During the second randomized 12-week phase, the HAM-D-29 scores dropped from 33.6 (baseline) to 8.7 (after 12 weeks).  Although there was no significant difference between the HAM-D-29 scores of those receiving the modafinil (Provigil) compared to the placebo group, both had significantly improved.  Those taking the Provigil during the randomized phase also significantly improved based on various subscales including: SCL-90 anxiety/depression subscales and the overeating subscale.

Researchers concluded that modafinil is safe and effective for the treatment of atypical depression.  Although it wasn’t superior to a placebo, those taking Provigil for the full 24 weeks maintained their antidepressant effect after 12 weeks.  Authors emphasized a future need for larger-scale, longer-term, double-blind, placebo-controlled, parallel studies.

  • Source: http://www.ncbi.nlm.nih.gov/pubmed/16855454

2006: A study published in 2006 researched the effects of modafinil (Provigil) augmentation to an SSRI among individuals diagnosed with major depressive disorder, excessive sleepiness, and fatigue.  This study was conducted over a 12-week period and was considered “open-label.”  Following the initial 12-week open-label portion of the study, 8-weeks of placebo-controlled research was conducted.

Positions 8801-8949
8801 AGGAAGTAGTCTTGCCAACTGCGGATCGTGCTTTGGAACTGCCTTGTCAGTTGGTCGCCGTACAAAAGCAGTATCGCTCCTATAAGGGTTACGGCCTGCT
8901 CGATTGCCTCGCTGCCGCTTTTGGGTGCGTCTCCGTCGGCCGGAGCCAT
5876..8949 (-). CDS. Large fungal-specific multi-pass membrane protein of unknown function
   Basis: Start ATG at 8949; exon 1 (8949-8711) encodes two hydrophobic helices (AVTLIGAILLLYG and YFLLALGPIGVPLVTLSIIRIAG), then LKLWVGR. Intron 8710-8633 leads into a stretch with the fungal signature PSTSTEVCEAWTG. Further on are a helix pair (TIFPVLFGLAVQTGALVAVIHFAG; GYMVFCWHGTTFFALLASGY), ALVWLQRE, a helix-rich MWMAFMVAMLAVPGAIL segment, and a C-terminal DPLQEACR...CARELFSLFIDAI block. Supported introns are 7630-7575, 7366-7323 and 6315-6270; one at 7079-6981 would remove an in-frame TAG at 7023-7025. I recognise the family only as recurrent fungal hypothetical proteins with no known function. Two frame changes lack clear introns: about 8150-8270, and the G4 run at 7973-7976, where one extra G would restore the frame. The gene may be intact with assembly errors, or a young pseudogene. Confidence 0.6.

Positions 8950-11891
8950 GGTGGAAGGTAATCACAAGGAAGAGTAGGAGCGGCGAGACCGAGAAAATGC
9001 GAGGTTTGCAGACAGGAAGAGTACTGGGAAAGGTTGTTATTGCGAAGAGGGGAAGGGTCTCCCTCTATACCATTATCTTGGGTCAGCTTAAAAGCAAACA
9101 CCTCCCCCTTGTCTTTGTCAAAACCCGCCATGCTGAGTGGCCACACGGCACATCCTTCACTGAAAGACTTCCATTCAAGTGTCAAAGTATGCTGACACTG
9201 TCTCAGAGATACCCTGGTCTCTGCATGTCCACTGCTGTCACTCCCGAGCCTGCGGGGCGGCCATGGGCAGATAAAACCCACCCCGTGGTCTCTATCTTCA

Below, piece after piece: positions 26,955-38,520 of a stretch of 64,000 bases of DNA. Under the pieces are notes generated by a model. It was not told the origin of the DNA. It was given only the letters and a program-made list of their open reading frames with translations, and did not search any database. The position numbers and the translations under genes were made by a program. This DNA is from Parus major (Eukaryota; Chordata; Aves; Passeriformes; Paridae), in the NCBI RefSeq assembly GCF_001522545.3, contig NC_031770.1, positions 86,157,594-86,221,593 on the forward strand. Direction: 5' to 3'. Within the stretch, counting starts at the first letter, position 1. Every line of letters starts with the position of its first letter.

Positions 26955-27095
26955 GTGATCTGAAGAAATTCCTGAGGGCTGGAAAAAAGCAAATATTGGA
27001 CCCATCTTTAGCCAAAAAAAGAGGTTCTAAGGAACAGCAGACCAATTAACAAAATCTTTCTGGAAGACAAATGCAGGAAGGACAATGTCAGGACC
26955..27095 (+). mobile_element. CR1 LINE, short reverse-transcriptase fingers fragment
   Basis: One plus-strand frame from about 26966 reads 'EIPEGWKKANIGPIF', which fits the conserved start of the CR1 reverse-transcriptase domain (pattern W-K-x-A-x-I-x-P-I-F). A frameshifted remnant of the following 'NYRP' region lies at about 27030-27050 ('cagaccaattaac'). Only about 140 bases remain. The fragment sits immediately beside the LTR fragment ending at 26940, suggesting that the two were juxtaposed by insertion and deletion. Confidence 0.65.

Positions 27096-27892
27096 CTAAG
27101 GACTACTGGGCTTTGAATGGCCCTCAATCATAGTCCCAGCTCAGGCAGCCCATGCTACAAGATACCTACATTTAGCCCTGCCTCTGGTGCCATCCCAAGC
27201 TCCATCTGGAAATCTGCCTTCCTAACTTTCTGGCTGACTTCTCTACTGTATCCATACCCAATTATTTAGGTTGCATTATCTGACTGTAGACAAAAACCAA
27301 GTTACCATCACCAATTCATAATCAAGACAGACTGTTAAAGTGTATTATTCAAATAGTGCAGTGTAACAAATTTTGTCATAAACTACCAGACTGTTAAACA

The dosage of Provigil administered was 100 mg to 400 mg per day, with the median dose being 300 mg.  Patients were assessed using sleepiness scales, fatigue inventories, and depression rating scales (i.e. Hamilton Rating Scale / Montgomgery-Asberg Scale).  A total of 194 participants completed the study and 70% experienced significant improvement with modafinil compared to their baseline rating scores.  Researchers noted that 12-weeks of modafinil augmentation improved mood, while simultaneously reduced fatigue and sleepiness.

  • Source: http://www.ncbi.nlm.nih.gov/pubmed/16520686

2007: In 2007, a study was conducted analyzing the effects of Provigil on 85 patients with bipolar depression.  A total of 41 were assigned Provigil as an adjunct treatment, while 44 were administered an adjunct placebo.  The patients were analyzed over the course of 6 weeks and their results were measured as a result of scores on the Inventory of Depressive Symptoms (IDS).

Changes in IDS scores as determined by clinicians were significantly superior in those receiving the Provigil compared to those receiving a placebo.  Depressive symptoms significantly improved after just 2 weeks among those receiving the Provigil, and the improvement was maintained through the remainder of the 6-week period.  Response and remission rates were greater in the Provigil group compared to the placebo group, suggesting that doses of 100 mg to 200 mg may improve bipolar depression.